Wellesley public school and health officials trying navigate COVID-19 have latched on to some new favorite jargon: “Off-ramping.” They tossed this term around so much at the Aug. 11 Board of Health meeting that I half expected someone from the town’s Highway Division to drop in.
In this context, “off-ramping” refers to phasing out mitigation protocols like mandatory masking for all or some school community members based on predetermined metrics. For example, perhaps masking could go away for high school students and staff if the vaccination rate among them gets high enough (82% of vaccine-eligible students already have at least 1 dose, and 88% of faculty & staff were fully vaccinated by the end of this past school year based on self reporting). Only half of WPS students are eligible for the vaccine based on age.
Wellesley Public Schools now boast improved sanitizing systems, air filtration, and other safety protocols borne out of the past year of coping with and responding to the COVID threat. Based on discussion over the past 2 weeks, it feels as though Wellesley Public Schools is headed toward an indoor mask mandate for students and staff when classes start up on Sept. 1 regardless of vaccination status, though school officials looked to the Board of Health for guidance during Aug. 11 meeting. Discussions remain ongoing.
“We believe it makes sense, that it would be prudent and proactive to start the year wth everyone being masked,” WPS Supt. Dr. David Lussier said during the meeting, referencing a recommendation to the School Committee. The hope would be to “lessen that restriction later on,” he added.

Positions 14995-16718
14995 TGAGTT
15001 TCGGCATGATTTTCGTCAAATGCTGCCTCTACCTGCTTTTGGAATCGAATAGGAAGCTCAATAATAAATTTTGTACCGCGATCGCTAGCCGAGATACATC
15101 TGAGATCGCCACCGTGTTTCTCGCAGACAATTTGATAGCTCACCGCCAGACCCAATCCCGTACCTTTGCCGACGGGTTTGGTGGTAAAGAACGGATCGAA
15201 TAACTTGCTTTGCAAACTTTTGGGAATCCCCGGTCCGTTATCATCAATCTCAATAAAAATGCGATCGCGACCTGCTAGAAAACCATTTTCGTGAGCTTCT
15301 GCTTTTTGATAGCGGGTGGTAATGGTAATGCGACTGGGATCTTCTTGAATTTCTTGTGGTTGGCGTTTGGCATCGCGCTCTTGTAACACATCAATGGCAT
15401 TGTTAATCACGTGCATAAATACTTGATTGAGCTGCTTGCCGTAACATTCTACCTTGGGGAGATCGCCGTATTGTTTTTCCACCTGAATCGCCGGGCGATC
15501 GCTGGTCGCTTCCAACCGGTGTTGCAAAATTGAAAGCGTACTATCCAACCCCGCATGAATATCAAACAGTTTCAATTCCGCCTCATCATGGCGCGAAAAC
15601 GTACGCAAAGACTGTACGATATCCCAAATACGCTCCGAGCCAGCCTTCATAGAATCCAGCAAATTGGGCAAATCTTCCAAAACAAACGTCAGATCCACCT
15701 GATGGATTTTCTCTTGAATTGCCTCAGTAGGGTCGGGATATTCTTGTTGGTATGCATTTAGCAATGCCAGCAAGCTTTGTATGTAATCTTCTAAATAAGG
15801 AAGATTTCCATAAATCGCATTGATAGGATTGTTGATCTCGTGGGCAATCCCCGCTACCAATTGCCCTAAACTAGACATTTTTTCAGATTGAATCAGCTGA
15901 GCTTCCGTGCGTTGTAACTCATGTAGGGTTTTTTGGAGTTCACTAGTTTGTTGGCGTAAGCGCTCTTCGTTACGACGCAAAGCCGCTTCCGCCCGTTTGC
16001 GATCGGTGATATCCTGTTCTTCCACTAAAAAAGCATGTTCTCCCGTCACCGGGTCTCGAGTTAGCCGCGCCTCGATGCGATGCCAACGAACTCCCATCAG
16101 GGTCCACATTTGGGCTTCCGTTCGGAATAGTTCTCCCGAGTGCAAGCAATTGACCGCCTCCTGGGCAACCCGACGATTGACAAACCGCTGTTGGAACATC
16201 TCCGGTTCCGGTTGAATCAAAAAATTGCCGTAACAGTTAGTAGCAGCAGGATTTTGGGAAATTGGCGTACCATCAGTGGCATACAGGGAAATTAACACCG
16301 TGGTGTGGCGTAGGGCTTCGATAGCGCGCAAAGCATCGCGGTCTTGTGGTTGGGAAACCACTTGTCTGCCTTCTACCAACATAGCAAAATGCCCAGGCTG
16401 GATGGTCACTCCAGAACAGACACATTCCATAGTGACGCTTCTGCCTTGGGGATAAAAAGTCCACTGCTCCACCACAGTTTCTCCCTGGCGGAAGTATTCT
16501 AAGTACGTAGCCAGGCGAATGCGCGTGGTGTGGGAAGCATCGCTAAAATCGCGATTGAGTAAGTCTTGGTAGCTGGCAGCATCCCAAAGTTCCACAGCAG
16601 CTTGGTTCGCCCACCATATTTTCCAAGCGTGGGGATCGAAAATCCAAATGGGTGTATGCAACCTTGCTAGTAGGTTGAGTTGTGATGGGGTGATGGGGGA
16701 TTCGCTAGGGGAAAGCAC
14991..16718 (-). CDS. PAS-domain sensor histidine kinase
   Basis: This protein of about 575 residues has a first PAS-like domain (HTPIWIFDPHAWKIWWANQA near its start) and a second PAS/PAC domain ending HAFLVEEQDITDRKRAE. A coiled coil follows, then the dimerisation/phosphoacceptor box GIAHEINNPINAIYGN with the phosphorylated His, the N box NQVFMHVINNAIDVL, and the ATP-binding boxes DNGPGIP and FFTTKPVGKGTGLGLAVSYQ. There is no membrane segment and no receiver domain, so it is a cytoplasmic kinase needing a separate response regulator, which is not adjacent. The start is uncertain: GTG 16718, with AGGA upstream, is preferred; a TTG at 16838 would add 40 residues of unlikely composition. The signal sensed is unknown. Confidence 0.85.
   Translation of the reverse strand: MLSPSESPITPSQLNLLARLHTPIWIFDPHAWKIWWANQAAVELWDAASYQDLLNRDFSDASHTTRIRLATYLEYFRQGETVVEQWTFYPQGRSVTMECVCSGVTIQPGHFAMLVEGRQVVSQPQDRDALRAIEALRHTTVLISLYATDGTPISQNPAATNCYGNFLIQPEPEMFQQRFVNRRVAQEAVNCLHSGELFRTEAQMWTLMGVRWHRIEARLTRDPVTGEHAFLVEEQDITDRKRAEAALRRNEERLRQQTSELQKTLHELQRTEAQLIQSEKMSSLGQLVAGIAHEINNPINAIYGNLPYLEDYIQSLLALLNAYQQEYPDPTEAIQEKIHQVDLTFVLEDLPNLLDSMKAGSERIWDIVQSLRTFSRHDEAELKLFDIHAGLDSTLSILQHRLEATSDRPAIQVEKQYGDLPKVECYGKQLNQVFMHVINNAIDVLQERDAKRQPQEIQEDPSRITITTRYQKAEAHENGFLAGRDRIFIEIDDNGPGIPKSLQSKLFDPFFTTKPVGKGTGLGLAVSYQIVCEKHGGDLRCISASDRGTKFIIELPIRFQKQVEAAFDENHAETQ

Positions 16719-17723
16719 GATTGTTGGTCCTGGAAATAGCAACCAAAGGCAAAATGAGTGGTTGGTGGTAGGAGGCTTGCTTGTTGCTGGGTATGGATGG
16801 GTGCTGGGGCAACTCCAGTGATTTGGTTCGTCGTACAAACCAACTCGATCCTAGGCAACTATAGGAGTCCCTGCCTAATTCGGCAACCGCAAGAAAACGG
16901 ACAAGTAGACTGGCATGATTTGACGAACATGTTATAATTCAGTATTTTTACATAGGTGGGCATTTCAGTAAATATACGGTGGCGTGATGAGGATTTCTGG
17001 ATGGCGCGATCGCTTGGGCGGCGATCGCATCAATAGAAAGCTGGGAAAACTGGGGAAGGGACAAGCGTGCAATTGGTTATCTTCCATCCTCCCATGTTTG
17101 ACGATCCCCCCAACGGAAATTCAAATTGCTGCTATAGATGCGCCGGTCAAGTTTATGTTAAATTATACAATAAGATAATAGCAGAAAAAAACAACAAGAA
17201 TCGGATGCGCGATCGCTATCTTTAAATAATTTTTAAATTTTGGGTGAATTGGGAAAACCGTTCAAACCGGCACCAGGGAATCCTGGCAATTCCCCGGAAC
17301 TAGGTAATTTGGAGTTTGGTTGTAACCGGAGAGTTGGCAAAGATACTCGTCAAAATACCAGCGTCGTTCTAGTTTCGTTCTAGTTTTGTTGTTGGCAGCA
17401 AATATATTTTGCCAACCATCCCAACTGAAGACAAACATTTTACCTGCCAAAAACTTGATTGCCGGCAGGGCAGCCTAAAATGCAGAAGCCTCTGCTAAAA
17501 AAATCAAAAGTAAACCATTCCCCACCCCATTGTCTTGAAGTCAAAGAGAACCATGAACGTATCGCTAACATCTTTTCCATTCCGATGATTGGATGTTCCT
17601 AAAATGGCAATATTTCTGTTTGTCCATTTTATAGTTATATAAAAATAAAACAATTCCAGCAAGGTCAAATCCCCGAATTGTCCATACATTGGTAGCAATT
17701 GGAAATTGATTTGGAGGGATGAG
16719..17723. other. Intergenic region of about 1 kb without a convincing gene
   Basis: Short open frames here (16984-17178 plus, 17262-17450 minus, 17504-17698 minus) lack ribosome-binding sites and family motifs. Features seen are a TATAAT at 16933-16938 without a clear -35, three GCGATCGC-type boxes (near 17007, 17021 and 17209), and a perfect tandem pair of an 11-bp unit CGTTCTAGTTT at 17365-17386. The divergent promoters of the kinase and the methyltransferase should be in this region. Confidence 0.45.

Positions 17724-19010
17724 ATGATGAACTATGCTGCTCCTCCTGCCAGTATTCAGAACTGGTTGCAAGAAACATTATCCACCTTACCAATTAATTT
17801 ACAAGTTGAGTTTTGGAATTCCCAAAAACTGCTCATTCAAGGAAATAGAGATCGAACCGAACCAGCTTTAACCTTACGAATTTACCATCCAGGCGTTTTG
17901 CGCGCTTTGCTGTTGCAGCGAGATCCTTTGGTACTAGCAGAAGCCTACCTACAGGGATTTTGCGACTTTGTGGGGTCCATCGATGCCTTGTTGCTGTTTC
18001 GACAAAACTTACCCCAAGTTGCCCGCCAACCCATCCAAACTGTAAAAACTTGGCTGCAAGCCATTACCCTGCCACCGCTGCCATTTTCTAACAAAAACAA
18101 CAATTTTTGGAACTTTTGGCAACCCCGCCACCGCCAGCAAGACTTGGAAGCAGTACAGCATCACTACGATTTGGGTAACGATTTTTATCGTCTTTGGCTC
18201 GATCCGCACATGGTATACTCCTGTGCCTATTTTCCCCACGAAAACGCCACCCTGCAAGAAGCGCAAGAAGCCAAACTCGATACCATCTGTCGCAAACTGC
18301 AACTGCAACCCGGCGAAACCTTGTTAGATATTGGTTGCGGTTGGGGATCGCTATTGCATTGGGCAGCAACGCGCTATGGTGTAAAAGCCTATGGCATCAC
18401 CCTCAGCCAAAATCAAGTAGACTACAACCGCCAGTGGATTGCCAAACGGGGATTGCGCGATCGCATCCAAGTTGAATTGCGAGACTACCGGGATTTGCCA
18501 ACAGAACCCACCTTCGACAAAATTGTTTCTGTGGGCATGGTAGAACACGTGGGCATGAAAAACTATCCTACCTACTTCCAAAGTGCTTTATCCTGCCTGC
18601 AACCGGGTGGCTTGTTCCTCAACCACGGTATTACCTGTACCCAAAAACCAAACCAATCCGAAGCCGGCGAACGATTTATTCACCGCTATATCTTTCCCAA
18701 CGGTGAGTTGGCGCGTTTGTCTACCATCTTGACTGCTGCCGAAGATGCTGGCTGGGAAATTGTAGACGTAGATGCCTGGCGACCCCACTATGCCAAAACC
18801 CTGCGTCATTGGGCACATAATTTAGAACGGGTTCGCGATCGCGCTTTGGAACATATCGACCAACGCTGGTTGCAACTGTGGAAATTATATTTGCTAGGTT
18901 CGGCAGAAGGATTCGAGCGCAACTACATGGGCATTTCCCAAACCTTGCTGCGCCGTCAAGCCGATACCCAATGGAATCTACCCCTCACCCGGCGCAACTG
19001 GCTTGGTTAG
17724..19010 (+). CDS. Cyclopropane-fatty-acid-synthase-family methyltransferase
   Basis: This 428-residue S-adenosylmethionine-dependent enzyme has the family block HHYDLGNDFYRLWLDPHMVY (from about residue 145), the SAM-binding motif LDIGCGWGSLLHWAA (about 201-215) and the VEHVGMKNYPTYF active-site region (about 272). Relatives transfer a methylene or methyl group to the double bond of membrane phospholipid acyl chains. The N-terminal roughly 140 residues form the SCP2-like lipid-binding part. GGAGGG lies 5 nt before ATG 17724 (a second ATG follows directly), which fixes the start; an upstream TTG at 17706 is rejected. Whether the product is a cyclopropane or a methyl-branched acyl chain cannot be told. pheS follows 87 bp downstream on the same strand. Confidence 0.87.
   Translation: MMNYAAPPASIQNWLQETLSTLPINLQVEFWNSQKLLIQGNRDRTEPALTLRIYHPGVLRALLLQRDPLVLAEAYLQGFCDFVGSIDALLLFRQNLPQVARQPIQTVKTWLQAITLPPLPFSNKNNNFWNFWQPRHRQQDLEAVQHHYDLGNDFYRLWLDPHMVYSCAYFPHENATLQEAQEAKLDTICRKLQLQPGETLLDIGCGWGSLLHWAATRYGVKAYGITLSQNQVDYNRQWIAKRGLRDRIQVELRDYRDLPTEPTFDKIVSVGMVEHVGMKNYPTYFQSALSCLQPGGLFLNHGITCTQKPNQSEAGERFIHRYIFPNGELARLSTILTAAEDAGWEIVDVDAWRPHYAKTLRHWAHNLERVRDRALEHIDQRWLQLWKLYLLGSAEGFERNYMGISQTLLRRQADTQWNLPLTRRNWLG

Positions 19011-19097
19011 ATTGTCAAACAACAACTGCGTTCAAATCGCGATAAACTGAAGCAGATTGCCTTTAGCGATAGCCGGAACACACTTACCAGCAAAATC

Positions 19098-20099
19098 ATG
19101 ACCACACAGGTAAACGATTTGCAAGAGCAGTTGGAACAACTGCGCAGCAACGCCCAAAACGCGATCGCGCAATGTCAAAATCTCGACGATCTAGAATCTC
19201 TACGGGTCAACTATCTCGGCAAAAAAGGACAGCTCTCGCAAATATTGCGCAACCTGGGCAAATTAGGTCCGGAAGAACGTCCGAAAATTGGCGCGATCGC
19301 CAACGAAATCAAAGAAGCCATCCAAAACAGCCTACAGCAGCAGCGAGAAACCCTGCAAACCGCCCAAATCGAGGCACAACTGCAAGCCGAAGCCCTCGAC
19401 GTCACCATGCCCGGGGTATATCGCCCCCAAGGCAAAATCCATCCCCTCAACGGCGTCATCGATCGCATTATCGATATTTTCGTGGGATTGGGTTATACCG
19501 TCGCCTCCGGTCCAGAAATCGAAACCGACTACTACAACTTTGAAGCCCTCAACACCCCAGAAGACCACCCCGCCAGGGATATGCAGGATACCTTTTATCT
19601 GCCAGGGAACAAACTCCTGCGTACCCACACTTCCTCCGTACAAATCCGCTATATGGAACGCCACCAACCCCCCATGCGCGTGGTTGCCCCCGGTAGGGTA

That’s when the off-ramping discussion began in earnest, with Dr. Shira Doron, an immunologist and Wellesley parent, diving into the subject. She acknowledged the danger of the highly contagious Delta variant of COVID (“we don’t know where it’s going to go…”), but stressed that this area of the country is in a much better place by any number of measures regarding the pandemic than it was over the winter. She was readying for several off-ramping meetings this week, she said, and sought input from the school and health officials.
She did warn that off-ramps based on complicated mathematical models about risk can be difficult to communicate to the public. Other data, such as number of positive tests or hospitalizations, might not quite work at this point. Vaccination rate is an option, though as seen recently, you can still see transmissions and outbreaks even when vaccination rates are high.
Lussier said giving the community a sense of what measures might trigger a lessening of restrictions at schools would be important so that they don’t assume initial measures will be permanent.
Board Chair Shep Cohen suggested a smaller group from among those at the meeting might form to identify appropriate off-ramping measures, as not all board members were ready to make a recommendation to the schools without a clearer definition of off-ramping thresholds.
Although as Doron noted, “a key thing is being ready to re-discuss this issue very frequently.”
On the matter of COVID-19 testing, Lussier’s team doesn’t see widespread asymptomatic screening as useful in light of current data. However, rapid symptomatic screening in school could be useful for keeping kids in class, he said. The state is offering such “test and stay” programs for free.